The researchers hope this new data will encourage future analyses using hospitalizations and other local data to continue to parse uncounted COVID-19 deaths from excess natural-cause as well as external deaths.

“This study documents the deadliness of COVID-19 and the effectiveness of public health interventions,” said Kristin Urquiza, who cofounded Marked By COVID, the justice and remembrance movement led by COVID grievers, after losing her father to COVID. “The least we can do to honor those who died is to accurately account for what happened.”

Reference: “Excess natural-cause mortality in US counties and its association with reported COVID-19 deaths” by Eugenio Paglino, Dielle J. Lundberg, Elizabeth Wrigley-Field, Zhenwei Zhou, Joe A. Wasserman, Rafeya Raquib, Yea-Hung Chen, Katherine Hempstead, Samuel H. Preston, Irma T. Elo, M. Maria Glymour and Andrew C. Stokes, 1 February 2024, Proceedings of the National Academy of Sciences.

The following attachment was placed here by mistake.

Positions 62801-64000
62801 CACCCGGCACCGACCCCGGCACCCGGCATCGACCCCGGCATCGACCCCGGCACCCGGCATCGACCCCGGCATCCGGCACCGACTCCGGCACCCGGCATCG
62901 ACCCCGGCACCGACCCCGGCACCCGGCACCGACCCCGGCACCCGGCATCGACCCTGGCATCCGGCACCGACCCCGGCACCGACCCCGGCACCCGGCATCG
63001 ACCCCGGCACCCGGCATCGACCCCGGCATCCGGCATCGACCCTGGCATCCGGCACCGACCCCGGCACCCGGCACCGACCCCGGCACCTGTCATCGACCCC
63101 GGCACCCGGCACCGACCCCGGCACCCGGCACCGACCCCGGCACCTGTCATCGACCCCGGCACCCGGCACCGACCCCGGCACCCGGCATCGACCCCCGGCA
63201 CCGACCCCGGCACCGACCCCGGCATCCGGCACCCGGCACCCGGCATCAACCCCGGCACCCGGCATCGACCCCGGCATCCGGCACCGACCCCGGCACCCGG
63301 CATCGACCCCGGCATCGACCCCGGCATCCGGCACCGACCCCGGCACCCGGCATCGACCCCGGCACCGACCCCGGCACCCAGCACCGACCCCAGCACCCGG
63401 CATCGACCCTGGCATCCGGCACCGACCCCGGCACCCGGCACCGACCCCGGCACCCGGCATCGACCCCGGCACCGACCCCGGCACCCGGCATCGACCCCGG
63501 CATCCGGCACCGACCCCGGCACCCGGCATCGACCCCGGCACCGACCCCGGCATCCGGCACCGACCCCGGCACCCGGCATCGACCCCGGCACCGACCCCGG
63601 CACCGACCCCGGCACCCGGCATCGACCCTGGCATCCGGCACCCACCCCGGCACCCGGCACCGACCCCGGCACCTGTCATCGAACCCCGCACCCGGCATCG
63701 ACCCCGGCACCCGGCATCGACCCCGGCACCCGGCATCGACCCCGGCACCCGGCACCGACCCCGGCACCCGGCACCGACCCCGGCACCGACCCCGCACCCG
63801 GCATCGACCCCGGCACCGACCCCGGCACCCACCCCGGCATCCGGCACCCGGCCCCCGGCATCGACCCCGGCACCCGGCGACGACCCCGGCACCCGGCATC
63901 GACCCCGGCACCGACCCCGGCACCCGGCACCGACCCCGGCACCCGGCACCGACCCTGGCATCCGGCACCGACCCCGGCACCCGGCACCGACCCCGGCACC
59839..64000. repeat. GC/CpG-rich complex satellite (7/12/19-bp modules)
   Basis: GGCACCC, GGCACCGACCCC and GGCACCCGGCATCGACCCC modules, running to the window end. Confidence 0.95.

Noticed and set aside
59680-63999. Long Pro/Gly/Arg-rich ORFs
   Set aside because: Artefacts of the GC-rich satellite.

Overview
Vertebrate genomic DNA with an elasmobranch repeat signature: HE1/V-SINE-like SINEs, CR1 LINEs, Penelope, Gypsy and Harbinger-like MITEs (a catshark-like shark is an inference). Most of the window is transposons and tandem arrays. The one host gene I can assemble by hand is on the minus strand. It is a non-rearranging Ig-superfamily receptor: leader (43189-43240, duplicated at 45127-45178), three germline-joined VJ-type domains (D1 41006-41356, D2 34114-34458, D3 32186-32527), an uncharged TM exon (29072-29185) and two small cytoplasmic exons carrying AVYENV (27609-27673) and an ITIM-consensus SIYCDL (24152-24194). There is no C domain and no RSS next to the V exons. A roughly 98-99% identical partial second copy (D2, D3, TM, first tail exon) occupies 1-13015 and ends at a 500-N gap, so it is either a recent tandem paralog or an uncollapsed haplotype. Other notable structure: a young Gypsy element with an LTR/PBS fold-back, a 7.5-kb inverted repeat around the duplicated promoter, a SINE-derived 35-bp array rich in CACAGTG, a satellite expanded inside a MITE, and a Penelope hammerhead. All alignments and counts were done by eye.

DOI: 10.1073/pnas.2313661121

At SPH, the study was coauthored by alum Dielle Lundberg (SPH’19), research assistant in the Department of Global Health and PhD student at University of Washington School of Public Health, alum Zhenwei Zhou (SPH’23), and Rafeya Raquib (SPH’22), research fellow in the Department of Global Health. It was also coauthored by Elizabeth Wrigley-Field, associate professor of sociology at the University of Minnesota; Joe Wasserman, research public health analyst 2 at RTI International; Yea-Hung Chen, research data specialist in epidemiology and biostatistics at the University of California, San Francisco; Samuel Preston, professor of sociology at UPenn; and Irma Elo, Tamsen and Michael Brown Presidential Professor of Sociology at UPenn. It was funded by The Robert Wood Johnson Foundation, the National Institute on Aging, the Eunice Kennedy Shriver National Institute of Child Health and Human Development, the W.K. Kellogg Foundation, and the Agency for Healthcare Research and Quality.